In an interview with Puma in 2012, Thierry Henry was asked whether he’s as cool off the football pitch as he is on it.
His response was distinctly uncool, at least initially. He took a deep breath and nervously giggled. But then he started to talk about how he felt on the pitch.
“I always said to myself, ‘You shouldn’t panic. You have the ball. Why should you panic? Everybody should panic. Not you.'”
Thierry Henry was quite possibly the most French footballer of all time. He could score goals with effortless ease. He was frighteningly quick without ever looking like he was straining himself. Even now, when he speaks, he speaks with that deep cadence that makes you suspect he could fall asleep at any moment.
When Real Madrid hosted Arsenal in February 2006 for the first leg of the Champions League round of 16, we reached peak-Thierry Henry.
It may have been the tail end of the Galacticos, but Real could still field a starting XI that featured Iker Casillas, Roberto Carlos, David Beckham, Zinedine Zidane and Ronaldo. In the second half, they could even call on Raul to replace Robinho.
If Arsene Wenger wanted to change his strikers, he had the choice of a 16-year-old Theo Walcott or a 19-year-old Arturo Lupoli, both of whom were yet to play in the Premier League.
But Arsenal triumphed 1-0, mainly due to the brilliance of Henry. We’re not even here to talk about his goal, when he collected the ball just inside the opposition half and nonchalantly burst through the entire Real Madrid defence to score on his weaker foot without ever looking like he was trying particularly hard.
Who remembers when Thierry Henry did this to Real Madrid? 😳pic.twitter.com/Zs6VWXSOZ5
— Goal (@goal) March 27, 2019
No, we’re here to talk about a moment in the 93rd minute, when Arsenal were hanging on to their 1-0 lead ahead of the return fixture at Highbury.
Henry was stood a good 15 yards inside his own half on the right wing, but that still made him the Gunners’ furthest forward player, and his presence was enough to attract the attention of four Real defenders.
When the ball came his way and he was all alone with only white shirts for company, he didn’t panic. He had the ball. Why should he panic? Everybody should panic. Not him.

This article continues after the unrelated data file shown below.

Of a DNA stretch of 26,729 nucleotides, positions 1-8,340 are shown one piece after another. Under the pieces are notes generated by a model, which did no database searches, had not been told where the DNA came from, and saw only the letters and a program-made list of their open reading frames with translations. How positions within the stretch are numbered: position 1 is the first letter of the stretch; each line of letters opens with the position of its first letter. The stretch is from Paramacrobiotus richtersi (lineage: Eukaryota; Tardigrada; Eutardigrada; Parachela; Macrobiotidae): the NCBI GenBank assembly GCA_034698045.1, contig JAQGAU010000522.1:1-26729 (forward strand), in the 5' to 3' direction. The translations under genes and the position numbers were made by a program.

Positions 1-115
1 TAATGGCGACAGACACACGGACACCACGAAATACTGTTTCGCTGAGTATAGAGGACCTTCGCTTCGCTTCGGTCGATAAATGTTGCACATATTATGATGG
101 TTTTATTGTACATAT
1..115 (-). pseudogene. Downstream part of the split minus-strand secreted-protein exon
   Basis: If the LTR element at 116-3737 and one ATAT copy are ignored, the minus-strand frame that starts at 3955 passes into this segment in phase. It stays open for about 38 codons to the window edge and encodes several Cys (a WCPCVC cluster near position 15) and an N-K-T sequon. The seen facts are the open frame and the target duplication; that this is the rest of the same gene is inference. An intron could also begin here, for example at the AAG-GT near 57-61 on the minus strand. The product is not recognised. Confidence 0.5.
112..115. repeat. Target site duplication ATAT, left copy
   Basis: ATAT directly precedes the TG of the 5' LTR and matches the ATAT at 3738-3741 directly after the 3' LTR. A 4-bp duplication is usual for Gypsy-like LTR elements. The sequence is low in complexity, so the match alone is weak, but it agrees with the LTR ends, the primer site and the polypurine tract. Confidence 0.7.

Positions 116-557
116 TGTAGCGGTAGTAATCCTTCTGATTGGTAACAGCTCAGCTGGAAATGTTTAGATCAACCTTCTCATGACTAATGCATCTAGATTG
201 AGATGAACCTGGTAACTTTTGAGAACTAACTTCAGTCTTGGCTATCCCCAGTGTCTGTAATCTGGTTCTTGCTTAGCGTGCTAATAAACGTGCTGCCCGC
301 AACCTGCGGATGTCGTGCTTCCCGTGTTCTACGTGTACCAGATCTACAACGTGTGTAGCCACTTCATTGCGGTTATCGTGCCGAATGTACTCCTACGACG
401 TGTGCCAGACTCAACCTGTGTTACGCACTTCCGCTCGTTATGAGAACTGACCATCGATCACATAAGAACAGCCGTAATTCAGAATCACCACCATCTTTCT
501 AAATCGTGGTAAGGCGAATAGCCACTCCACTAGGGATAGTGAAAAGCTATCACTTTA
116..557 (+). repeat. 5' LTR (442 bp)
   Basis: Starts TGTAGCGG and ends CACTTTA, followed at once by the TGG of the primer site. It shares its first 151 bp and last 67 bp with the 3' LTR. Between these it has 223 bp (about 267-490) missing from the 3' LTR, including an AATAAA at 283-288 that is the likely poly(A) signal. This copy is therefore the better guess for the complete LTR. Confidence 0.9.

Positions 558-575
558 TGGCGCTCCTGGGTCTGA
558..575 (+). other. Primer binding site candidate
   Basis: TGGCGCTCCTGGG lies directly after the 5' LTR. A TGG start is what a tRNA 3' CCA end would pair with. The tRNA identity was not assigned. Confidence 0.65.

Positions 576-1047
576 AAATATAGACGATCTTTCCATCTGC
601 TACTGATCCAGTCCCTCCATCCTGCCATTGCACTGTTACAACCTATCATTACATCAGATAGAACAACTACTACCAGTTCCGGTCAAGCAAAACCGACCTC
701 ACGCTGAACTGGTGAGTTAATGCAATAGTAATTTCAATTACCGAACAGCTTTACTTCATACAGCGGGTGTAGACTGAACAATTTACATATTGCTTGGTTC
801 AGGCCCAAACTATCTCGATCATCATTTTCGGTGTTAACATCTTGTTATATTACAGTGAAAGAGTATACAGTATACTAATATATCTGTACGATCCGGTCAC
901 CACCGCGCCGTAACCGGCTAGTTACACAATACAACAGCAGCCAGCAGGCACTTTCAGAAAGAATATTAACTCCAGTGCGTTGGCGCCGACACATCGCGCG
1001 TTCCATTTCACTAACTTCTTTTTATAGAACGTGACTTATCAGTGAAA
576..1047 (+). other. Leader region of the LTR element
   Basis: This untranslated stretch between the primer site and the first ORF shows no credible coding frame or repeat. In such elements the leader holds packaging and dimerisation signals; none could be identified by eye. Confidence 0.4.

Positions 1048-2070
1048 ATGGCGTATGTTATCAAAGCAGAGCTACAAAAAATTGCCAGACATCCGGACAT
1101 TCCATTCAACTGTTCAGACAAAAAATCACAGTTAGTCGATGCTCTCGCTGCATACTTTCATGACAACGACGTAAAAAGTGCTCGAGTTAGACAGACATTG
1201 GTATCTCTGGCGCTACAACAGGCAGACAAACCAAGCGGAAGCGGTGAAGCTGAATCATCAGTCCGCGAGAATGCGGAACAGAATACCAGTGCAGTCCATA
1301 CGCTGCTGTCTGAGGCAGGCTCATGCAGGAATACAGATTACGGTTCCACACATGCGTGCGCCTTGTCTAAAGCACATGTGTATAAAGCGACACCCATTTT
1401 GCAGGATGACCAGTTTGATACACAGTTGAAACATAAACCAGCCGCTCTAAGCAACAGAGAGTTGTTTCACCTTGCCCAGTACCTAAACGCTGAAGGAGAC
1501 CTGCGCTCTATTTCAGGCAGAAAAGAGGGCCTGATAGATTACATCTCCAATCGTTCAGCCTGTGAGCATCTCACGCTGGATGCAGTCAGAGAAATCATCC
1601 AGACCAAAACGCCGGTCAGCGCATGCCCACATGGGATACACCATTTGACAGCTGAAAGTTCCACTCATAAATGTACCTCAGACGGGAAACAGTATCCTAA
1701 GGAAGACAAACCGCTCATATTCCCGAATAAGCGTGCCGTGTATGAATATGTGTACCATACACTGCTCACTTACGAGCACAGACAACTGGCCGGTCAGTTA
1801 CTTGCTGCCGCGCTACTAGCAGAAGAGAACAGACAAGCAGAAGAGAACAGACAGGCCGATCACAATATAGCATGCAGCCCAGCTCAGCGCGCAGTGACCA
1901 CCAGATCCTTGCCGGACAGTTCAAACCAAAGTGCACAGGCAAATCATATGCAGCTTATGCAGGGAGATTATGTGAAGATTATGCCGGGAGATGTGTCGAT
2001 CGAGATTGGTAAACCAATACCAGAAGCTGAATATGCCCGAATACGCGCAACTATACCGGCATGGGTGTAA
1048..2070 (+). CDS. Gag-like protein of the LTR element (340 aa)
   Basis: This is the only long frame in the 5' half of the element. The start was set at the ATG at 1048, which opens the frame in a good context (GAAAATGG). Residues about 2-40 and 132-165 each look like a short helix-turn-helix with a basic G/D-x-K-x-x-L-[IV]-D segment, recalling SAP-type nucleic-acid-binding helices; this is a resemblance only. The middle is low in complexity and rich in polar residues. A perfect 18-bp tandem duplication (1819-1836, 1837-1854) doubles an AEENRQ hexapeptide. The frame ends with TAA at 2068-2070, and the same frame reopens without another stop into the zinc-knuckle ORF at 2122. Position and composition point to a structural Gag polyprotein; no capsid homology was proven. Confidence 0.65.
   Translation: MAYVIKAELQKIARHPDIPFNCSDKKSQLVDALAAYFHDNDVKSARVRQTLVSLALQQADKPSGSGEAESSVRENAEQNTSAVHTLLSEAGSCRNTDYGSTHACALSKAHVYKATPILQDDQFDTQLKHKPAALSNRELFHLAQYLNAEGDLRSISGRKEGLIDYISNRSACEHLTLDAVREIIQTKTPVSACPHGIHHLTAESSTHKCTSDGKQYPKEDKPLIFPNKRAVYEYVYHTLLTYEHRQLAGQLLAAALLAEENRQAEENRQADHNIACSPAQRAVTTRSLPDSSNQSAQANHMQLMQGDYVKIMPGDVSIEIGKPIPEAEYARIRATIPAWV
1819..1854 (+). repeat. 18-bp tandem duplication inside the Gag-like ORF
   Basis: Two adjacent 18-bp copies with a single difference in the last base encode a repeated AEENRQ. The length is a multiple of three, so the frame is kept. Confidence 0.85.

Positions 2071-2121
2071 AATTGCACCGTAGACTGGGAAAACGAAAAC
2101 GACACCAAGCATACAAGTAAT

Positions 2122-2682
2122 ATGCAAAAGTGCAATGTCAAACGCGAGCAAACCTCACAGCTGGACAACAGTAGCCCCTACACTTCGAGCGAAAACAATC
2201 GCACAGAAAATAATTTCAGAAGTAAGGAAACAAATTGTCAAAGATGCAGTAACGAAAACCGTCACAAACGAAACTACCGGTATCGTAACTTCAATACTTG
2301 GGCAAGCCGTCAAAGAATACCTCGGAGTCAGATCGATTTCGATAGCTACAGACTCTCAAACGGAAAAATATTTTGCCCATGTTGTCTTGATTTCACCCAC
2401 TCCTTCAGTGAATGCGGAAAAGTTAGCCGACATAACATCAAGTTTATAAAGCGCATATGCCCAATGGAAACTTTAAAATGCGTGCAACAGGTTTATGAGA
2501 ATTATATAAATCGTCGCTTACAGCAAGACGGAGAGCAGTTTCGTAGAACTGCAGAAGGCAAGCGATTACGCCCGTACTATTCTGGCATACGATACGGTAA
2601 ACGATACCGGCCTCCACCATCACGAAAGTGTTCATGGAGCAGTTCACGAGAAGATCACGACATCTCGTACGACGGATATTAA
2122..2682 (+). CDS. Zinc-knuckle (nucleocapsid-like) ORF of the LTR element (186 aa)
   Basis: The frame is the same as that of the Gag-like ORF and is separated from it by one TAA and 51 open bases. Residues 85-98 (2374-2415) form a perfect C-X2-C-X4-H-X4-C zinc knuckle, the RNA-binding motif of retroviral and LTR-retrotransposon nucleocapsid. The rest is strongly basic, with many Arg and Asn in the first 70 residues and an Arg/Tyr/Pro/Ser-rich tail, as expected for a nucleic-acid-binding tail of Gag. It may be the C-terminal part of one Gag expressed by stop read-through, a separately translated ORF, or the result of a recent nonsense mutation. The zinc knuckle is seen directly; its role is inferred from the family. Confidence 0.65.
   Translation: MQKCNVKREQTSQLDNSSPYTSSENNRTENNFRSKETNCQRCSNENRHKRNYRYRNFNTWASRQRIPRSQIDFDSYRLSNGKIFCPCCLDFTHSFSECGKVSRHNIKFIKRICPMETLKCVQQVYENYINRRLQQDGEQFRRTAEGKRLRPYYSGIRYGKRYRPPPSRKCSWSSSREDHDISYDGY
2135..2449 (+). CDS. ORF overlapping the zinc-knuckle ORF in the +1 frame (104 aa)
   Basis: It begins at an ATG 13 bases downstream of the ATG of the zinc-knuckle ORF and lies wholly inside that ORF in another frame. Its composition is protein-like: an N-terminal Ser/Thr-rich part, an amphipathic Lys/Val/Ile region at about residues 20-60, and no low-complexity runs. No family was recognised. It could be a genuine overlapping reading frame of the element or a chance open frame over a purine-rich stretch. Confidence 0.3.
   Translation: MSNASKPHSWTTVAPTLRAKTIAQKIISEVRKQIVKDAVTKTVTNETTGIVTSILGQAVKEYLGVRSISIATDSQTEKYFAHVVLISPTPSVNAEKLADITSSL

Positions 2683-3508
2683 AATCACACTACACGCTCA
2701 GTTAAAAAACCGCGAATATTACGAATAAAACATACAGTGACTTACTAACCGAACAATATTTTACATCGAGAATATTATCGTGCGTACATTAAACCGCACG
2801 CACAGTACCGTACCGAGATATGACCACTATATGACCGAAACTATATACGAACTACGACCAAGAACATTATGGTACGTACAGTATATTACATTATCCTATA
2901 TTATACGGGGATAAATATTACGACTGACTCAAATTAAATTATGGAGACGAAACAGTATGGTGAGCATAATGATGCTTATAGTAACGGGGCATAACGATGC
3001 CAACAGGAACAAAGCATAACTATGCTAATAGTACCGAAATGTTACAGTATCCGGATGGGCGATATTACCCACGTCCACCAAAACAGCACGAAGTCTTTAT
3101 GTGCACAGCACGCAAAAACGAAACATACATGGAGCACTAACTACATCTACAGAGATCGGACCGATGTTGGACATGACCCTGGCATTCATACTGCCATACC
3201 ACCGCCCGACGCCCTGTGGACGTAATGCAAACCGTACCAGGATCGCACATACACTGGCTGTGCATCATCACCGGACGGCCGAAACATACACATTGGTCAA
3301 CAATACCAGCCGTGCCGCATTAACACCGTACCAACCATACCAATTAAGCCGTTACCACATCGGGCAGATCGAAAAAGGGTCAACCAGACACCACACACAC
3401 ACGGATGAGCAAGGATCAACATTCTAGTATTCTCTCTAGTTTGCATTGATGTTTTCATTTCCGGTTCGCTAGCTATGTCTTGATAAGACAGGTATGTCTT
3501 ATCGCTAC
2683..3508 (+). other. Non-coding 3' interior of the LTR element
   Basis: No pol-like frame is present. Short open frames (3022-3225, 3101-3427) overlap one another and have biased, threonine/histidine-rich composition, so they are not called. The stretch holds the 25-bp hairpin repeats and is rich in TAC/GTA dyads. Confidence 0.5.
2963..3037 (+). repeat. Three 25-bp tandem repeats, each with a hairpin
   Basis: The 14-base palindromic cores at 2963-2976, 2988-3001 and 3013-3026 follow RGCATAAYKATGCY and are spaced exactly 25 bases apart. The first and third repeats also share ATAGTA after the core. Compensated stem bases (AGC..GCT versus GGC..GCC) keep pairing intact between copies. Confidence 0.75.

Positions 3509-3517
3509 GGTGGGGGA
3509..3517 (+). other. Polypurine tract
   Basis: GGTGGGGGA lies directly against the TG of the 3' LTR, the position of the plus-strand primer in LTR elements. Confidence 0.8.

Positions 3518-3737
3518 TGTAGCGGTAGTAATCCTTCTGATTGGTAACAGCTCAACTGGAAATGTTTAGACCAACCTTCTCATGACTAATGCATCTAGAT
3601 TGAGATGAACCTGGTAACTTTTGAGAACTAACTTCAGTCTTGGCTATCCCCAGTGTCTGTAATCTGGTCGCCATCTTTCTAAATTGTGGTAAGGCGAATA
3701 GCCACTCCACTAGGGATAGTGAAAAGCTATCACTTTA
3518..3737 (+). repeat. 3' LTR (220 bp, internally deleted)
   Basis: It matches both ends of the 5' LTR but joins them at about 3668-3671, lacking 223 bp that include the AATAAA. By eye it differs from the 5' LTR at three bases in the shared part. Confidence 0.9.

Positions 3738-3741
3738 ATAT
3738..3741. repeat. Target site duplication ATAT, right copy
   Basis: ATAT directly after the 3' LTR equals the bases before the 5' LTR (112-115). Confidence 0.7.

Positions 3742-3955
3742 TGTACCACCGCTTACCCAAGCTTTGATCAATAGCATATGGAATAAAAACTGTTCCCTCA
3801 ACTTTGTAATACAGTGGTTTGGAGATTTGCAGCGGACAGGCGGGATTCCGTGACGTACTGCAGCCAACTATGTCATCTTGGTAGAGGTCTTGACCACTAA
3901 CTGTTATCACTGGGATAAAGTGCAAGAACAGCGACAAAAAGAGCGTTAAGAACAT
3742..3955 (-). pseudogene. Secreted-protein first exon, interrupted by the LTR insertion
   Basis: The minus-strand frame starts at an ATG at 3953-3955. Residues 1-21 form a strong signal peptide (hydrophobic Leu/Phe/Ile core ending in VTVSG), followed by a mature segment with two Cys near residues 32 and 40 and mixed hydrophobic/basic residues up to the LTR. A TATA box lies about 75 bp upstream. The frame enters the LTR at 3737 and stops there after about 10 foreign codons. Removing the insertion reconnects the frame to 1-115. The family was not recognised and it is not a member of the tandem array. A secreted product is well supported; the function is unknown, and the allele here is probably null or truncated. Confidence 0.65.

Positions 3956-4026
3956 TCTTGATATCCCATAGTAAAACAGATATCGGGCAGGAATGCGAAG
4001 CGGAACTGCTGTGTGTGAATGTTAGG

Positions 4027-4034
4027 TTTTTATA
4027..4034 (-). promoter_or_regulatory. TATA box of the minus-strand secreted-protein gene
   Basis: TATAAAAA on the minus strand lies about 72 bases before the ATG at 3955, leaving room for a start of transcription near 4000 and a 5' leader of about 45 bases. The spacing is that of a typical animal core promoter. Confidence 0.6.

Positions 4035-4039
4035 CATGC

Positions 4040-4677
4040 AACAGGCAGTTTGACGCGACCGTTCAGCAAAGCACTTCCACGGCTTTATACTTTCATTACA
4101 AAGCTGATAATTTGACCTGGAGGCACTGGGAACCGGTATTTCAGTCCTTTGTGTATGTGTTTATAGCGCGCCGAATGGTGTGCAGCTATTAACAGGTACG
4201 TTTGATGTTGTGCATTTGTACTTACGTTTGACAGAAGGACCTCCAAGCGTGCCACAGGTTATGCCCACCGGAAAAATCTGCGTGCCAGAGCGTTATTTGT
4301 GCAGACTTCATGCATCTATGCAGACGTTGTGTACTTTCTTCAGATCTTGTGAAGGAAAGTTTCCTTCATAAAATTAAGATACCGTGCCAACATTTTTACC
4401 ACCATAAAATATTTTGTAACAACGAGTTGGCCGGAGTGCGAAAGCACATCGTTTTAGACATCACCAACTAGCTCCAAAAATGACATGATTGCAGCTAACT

Sergio Ramos was the first to go, somehow skipped past without even getting anywhere near Henry.
Roberto Carlos’ little legs soon gave up all hope of ever catching up with the quickly disappearing No.14.
The unenviable task of preventing Henry holding the ball up in the corner to waste precious time then fell to Alvaro Mejia, a rookie defender who replaced the unsurprisingly-injured Jonathan Woodgate after nine minutes.
Henry was never going to stop and take pity on his next victim. Indeed, he prolonged the torture by briefly shaping to head towards goal, only to instead carry on sauntering to the corner flag.
Mejia resorted to diving in, allowing Henry to produce his next trick by gently nudging the ball ahead and hurdling the tackle without even looking at the defender.
If there was any justice in the world, the referee would have stopped the game there and then to allow Real Madrid a fourth substitution so Mejia could leave the field and spare himself any more torment.
Sadly, he was forced to jostle with his master in a scene akin to a toddler trying to tackle his dad, eventually toe-poking the ball out of play to gift Arsenal a throw-in deep in the opposition half.
Henry’s reaction may just be the coolest he – or any other footballer – has ever looked on a football pitch.
There isn’t a hint of emotion, but then…is that a wink? There’s definitely a cheeky wave to the Real Madrid fans behind the goal who have absolutely had enough of this shit.
You can’t blame them; it’s never nice being schooled in your own backyard. Sometimes, you just have to sit back and appreciate the lesson you’ve been taught.
By Rob Conlon